We reviewed in Woods v. City Nat. Bank & Trust Co. of Chicago, 312 U.S. 262, 61 S.Ct. 493, 85 L.Ed. 820, and Brown v. Gerdes, 321 U.S. 178, 64 S.Ct. 487, 88 L.Ed. 659, the design of Ch. X insofar as fees and allowances are concerned. There we were dealing with fees and allowances payable out of the estate. Here we are dealing with fees which are incident to the reorganization but not payable out of the estate. Under the less comprehensive language of § 77B the leading authority was that the bankruptcy court had jurisdiction over the latter claims as well. In re McCrory Stores Corp., 2 Cir., 91 F.2d 947. We would be unmindful of history and heedless of statutory language if we held that the power of the bankruptcy court in this respect had been contracted [2] as a result of Ch. X.

The control of the judge is not limited to fees and allowances payable out of the estate. Section 221(4) places under his control 'all payments made or promised' (1) by 'the debtor' or (2) 'by a corporation issuing securities or acquiring property under the plan' or (3) 'by any other person' for services rendered 'in connection with' the proceeding or 'in connection with' the plan and 'incident to' the reorganization. The services of petitioners concededly met those requirements; and the committee against whose stock a lien is sought to be asserted would plainly be included within the words 'any other person.' Moreover, these petitioners are included in the classes of claimants to whom the judge is empowered to allow reasonable compensation. [3] To lift petitioner's claim from § 221(4) would therefore be to rewrite it or to hold that when extended so far it was unconstitutional. The latter has not even been intimated. The former is not permissible.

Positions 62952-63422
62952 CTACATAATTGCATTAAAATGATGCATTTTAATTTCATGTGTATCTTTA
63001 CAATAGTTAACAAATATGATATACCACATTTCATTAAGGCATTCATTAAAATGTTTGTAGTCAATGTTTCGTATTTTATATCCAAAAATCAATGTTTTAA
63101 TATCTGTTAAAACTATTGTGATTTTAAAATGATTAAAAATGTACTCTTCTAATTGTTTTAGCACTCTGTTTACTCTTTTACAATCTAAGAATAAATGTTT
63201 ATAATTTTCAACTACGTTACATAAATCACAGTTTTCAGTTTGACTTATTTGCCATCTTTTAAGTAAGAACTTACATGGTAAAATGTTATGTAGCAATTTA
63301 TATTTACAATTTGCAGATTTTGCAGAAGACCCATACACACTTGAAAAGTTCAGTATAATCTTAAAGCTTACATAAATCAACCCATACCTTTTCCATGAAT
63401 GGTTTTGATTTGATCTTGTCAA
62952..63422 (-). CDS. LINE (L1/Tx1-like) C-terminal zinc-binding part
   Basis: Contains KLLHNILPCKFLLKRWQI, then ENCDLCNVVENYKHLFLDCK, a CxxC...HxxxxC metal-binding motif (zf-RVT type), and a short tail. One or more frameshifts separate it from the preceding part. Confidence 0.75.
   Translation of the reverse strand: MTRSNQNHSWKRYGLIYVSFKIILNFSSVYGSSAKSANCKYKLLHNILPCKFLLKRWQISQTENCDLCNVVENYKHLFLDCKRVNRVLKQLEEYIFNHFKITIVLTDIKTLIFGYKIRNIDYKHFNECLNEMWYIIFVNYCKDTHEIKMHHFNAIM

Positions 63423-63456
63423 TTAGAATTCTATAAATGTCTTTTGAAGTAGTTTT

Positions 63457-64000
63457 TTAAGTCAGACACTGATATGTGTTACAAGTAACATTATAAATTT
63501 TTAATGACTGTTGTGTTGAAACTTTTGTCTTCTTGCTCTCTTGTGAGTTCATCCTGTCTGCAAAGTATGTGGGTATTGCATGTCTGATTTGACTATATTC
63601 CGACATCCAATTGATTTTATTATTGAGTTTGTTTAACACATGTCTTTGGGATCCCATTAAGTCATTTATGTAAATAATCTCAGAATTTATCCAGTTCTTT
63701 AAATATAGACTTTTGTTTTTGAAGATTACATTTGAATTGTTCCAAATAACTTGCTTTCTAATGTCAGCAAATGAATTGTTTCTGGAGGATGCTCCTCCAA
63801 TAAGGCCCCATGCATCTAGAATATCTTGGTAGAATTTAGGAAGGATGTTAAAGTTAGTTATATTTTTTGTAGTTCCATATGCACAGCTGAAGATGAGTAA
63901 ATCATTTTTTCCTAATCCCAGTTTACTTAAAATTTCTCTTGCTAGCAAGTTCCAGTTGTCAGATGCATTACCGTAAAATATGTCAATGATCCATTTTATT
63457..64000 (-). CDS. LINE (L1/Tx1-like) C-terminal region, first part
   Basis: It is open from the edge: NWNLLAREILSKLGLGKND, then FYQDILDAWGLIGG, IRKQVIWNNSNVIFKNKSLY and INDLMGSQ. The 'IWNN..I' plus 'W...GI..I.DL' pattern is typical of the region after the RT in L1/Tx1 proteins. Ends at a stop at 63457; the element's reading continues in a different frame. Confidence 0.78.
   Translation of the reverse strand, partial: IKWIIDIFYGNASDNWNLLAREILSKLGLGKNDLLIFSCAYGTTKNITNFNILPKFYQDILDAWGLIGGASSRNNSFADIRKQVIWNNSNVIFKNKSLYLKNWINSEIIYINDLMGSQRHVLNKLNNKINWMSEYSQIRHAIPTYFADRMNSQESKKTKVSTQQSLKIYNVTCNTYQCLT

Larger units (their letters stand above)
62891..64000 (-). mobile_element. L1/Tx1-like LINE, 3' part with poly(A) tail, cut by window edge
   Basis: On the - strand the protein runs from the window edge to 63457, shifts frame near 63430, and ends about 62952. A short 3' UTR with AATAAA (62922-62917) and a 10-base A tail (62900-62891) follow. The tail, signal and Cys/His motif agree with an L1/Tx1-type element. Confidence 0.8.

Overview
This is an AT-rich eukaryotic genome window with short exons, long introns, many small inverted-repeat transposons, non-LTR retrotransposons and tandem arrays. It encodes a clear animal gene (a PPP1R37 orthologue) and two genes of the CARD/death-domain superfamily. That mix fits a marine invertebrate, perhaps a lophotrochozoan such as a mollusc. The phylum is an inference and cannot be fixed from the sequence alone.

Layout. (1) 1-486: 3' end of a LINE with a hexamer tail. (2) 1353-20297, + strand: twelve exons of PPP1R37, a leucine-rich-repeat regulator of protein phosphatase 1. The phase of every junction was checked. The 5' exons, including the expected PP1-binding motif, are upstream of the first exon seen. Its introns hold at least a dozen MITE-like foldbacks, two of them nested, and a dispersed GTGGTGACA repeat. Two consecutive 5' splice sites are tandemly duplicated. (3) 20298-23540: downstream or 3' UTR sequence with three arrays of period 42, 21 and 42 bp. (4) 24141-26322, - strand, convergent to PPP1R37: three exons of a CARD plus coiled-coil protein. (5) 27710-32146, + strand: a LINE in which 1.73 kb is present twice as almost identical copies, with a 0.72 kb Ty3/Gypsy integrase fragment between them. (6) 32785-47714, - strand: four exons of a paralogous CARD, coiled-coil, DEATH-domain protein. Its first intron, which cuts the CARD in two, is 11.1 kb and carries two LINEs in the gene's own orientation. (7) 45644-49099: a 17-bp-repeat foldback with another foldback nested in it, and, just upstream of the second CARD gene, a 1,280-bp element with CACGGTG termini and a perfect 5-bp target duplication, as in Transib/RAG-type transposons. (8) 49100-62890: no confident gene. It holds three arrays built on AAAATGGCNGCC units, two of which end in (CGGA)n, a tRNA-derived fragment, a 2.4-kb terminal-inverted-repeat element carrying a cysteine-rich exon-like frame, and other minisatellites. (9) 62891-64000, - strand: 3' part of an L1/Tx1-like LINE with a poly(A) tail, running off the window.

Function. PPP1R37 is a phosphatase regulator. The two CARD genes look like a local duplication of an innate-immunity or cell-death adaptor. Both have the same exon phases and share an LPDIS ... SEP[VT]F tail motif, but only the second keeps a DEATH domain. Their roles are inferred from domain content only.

The aim of the expanded controls over reorganization fees and expenses is clear. The practice had been to fix them by private arrangement outside of court. [4] The deposit agreement under which committees commonly functioned was viewed as a private contract, [5] which granted the committee a lien on the deposited securities for its fees and expenses. By terms of the agreement the committee was normally the sole judge of their amount. [6] This gave rise to serious abuses. There was the spectacle of fiduciaries fixing the worth of their own services and exacting fees which often had no relation to the value of services rendered. [7] The result was that the effective amount received by creditors and stockholders under the plan was determined not by the court but by reorganization manager and committees.

Hence Congress instituted controls, controls which became more pervasive as § 77B was evolved into Ch. X. Section 211 requires that a committee file with the court a statement disclosing specified information including the agreement under which it operates. [8] The scrutiny clause of § 212 gives the court power to set aside any of the provisions of such an agreement which it finds to be 'unfair or not consistent with public policy.' And § 221(4) is written in pervasive terms-it applies to 'all payments' for services 'in connection with' the proceeding or 'in connection with' the plan and 'incident to' the reorganization, whoever pays them. [9] A statute establishing such broad supervision over committees cannot be presumed to be niggardly in its grant of authority when it deals with the matter which of all the others has the most direct impact on those whom it aims to protect.